The fit of the parts is excellent especially the rear decking and engine bay doors which fit precisely in place without the need for any trimming or filler which makes for easy fitting.

All the pioneer tools are also separate items with moulded on tool tie downs and these could well benefit from etched parts for better detail definition or of course you could use the excellent tool sets from CMD or Formations.

As mentioned in the previous Sherman reviews is the fact the main hull weld seams are still depicted as indented and not raised as they should be, but it appears we are stuck with this and are probably used to correcting this major oversight by now.

The rear hull plate has all separate parts applicable for the M4A3 and multi part upper exhaust deflector which looks quite nice as well as the later style deflector. There are the idler mounts as well as side panels that nicely fill the underside of the upper hull overhang and the lower hull also has sponson bottom extensions included to fully fill any gaps remaining.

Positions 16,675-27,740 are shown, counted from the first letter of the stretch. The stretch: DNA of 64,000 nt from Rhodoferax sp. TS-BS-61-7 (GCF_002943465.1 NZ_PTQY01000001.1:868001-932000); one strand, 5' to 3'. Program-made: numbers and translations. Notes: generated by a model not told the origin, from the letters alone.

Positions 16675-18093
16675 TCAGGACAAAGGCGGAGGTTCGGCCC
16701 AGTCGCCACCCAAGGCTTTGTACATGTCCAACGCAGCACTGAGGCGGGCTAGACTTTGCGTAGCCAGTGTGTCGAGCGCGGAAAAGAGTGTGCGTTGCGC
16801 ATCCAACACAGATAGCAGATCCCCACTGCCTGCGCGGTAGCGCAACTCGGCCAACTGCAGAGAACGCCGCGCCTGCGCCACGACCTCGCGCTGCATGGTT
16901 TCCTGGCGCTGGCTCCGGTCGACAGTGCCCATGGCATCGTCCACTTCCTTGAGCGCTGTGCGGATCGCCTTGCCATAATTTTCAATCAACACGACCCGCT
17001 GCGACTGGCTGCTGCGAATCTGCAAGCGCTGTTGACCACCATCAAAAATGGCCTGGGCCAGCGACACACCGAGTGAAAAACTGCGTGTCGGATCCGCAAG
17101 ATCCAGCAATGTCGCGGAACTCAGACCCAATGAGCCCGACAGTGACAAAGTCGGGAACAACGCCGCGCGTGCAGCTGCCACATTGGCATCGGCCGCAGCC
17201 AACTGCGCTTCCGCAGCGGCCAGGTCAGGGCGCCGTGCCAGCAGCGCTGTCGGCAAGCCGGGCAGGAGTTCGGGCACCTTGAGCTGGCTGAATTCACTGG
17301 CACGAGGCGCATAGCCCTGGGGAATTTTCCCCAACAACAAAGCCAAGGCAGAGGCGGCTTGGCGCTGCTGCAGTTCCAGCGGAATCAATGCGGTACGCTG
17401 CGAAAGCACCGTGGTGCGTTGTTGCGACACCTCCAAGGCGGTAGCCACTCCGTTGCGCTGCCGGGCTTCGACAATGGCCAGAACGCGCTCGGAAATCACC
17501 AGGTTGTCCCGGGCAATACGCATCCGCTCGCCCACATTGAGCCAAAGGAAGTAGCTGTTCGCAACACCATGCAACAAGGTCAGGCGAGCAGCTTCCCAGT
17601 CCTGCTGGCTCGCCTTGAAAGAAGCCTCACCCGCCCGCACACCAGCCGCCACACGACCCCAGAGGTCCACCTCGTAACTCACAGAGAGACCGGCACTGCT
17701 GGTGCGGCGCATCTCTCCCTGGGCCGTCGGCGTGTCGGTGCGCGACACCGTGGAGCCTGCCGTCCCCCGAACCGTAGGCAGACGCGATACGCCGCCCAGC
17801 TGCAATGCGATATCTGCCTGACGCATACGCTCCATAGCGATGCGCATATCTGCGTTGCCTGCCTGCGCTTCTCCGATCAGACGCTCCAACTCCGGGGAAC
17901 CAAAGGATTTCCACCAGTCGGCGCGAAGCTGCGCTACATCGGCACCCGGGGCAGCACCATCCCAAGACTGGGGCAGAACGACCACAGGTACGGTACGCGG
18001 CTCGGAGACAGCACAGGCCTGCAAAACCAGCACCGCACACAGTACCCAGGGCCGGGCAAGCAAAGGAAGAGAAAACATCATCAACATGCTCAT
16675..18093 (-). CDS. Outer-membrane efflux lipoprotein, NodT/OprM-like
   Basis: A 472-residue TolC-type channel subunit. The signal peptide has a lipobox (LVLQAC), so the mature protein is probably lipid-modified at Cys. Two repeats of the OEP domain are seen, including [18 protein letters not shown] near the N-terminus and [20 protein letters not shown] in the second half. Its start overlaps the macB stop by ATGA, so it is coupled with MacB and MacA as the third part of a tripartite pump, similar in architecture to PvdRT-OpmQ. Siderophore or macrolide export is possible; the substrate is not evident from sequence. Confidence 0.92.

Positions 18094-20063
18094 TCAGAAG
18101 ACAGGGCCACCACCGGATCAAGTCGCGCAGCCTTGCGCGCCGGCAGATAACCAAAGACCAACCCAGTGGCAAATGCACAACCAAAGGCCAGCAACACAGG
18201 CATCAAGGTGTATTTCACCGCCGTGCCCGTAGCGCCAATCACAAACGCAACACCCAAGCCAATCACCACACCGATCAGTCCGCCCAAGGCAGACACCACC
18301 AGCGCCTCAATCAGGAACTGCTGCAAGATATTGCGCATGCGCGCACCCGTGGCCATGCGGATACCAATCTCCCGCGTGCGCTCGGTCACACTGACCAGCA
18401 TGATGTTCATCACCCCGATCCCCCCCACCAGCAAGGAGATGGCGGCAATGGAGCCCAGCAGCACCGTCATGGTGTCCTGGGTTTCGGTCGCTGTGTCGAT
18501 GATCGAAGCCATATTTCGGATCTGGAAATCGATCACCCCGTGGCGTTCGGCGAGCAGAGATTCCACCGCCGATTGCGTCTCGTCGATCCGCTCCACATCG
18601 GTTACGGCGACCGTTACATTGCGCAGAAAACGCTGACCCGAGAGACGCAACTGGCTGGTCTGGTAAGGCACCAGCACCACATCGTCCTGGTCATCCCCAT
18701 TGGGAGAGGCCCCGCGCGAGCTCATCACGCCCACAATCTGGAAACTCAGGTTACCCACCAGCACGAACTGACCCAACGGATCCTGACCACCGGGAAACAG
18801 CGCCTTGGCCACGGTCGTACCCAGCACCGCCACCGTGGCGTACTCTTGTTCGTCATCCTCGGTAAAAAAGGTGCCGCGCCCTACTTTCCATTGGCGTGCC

At the front is the late type single piece transmission cover which has nice subtle surface texturing but no casting numbers or underside drain plugs but these shouldn’t be difficult to add and the towing shackles have a separate outer fillet for better detail definition and a separate top bolt attachment strip and raised splash guard.

Turret:
The T23 76mm turret has nice subtle surface texture but the lower join line between the upper and lower turret parts will need eliminating and the surface texture reapplied by using liquid cement of applying Mr.Surfacer.